Springtime is here, and it is an ideal time to clean up and de-clutter your house by getting rid of items that you no longer use. And if you’re savvy, you can make small gains in getting your financial house in order in the process.
Having a yard sale is one of the best ways to get rid of items you no longer benefit from having lying around while socking away a little extra cash for the summer in the process. But throwing all of your junk in the yard and putting up a couple of cardboard signs out isn’t going to yield you the best results. In order to guarantee that that one man’s trash really does become another’s treasure to your economic benefit, take the following advice.
Pre-game the yard sale. As you get together the goods that you plan to sell, you may realize that you have some more valuable items or rare items that could do better in a different marketplace. Begin inventorying your yard sale items far enough in advance to list things like electronics, antiques and rare or possibly collectible items on Craigslist, eBay and other online marketplaces where you reach a broader base of possible consumers. If you don’t sell them online (where they will likely fetch a higher price), you will have a second chance to get rid of them on the big day.
Pick the right day. Weekends are a good time for yard sales, but be sure to check that there aren’t any local events occurring that would compete with your sale. And while it may seem counterintuitive, having the yard sale on a day when others are occurring is a good idea, as people often make a day of “yard saleing.” Another thing to consider is that many elderly people and others on fixed incomes get checks at the end of the month and, thus, have extra money to spend.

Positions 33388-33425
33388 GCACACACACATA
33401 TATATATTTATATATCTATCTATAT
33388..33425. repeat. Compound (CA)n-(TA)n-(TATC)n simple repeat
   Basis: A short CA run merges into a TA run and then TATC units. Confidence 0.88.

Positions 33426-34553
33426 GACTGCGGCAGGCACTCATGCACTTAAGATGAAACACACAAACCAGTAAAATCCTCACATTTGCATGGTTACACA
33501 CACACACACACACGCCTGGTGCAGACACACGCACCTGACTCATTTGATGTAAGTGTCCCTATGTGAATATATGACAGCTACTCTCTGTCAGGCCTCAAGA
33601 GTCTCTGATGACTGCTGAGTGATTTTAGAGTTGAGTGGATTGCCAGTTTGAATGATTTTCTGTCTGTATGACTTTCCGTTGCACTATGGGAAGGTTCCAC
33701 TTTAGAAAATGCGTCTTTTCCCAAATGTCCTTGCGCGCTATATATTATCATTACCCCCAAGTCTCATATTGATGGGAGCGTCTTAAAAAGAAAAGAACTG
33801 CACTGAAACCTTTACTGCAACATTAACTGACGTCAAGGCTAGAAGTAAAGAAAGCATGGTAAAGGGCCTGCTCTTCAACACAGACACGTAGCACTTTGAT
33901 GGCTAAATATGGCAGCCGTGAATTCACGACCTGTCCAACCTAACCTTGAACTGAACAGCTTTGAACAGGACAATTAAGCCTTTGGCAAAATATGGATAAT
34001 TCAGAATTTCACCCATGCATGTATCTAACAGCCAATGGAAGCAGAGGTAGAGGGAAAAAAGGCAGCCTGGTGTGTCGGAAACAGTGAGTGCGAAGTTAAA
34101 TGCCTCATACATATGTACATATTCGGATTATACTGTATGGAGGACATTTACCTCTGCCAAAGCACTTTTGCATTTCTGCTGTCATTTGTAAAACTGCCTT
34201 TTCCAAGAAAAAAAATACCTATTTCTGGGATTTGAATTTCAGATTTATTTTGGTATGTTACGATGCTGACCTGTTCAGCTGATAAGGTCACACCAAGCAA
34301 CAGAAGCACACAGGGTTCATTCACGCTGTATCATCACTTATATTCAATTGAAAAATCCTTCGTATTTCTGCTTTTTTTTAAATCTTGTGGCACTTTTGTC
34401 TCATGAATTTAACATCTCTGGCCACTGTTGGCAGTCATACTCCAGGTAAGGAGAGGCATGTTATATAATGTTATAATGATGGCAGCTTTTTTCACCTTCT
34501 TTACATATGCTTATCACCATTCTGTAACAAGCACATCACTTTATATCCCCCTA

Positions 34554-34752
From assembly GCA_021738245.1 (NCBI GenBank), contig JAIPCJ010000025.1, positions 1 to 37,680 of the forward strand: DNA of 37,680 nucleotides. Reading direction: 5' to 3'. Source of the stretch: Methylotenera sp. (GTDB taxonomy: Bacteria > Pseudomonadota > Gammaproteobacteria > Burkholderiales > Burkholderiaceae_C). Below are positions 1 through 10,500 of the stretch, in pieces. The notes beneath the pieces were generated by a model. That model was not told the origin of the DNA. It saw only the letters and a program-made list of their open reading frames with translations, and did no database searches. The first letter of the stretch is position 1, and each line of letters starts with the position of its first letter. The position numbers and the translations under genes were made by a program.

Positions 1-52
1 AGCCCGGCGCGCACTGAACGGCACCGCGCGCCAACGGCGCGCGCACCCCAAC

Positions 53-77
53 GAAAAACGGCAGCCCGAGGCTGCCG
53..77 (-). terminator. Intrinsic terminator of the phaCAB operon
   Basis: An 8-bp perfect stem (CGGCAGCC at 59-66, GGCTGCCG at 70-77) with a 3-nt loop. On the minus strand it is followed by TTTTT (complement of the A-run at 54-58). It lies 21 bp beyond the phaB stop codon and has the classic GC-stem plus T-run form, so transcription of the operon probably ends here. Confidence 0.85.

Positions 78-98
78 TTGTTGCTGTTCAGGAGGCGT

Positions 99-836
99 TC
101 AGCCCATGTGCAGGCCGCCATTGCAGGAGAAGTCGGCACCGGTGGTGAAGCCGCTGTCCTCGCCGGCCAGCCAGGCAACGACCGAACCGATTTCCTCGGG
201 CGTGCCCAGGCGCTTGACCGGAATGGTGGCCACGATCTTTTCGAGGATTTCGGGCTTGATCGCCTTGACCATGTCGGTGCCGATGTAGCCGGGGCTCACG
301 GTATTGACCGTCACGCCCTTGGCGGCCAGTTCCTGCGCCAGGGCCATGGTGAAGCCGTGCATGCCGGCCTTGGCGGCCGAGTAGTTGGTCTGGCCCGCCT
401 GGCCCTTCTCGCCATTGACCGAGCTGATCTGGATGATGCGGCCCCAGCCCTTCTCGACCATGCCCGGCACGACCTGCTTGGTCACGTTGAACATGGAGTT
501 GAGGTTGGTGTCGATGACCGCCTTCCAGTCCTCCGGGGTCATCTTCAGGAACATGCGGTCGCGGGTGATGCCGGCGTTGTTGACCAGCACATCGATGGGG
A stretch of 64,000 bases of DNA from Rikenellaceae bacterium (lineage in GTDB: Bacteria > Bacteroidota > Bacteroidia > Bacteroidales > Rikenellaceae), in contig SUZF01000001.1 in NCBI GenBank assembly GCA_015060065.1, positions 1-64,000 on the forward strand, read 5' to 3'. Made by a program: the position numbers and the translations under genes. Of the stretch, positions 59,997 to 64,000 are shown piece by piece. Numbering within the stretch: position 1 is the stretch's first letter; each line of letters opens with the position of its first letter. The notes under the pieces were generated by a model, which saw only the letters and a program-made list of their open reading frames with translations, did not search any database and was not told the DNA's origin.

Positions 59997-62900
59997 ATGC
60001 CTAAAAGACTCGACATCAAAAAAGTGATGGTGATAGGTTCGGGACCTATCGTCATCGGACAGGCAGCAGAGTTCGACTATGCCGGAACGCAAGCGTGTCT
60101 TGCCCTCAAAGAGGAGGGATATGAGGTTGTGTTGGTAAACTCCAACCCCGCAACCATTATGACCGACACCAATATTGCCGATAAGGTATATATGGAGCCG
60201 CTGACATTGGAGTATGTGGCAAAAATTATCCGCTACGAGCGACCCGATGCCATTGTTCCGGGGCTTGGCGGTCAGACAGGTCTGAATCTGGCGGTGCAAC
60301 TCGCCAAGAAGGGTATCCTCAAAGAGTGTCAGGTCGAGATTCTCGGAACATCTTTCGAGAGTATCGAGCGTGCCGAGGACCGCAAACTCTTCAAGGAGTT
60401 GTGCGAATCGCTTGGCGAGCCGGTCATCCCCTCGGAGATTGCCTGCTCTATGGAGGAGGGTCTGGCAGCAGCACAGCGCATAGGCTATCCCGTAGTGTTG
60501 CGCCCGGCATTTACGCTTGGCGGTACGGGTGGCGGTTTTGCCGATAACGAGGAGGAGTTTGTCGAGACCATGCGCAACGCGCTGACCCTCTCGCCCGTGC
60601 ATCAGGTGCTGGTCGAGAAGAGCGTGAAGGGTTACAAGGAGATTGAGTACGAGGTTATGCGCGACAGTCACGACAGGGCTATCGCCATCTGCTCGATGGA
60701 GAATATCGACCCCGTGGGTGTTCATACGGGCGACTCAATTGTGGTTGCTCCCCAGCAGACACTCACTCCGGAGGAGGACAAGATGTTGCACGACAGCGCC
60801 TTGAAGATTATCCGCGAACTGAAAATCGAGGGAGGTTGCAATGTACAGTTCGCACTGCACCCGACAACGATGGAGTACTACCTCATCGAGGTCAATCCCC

Advertise. Place ads in local newspapers and community shopper guides, and don’t be afraid to spend a little extra on a bigger ad that is more likely to stand out. Also, you should take advantage of free online classifieds, community forums and your social networks.
Make it pretty. The items you’re selling may be old… to you. But there are people out there who are likely looking for specific items that you have for sale. Clean up things and organize them neatly for your sale.
Price for profit. Keep in mind, your stuff isn’t brand new. Just because you paid $250 for your old microwave doesn’t mean years of popcorn popping hasn’t diminished its value to $50 or even $25. The trick to yard sale pricing is to be on the high end of reasonable, making clear that you are willing to barter. If you are no good at selling and bartering, perhaps you can coax a friend who is a professional salesman or just a little more boisterous than you into helping out.
Be easy to find. Put up signs for miles around, advertising your yard sale and including your address or directional arrows. Don’t forget the address; many people have a smartphone or a navigational device that they may wish to use to locate your sale.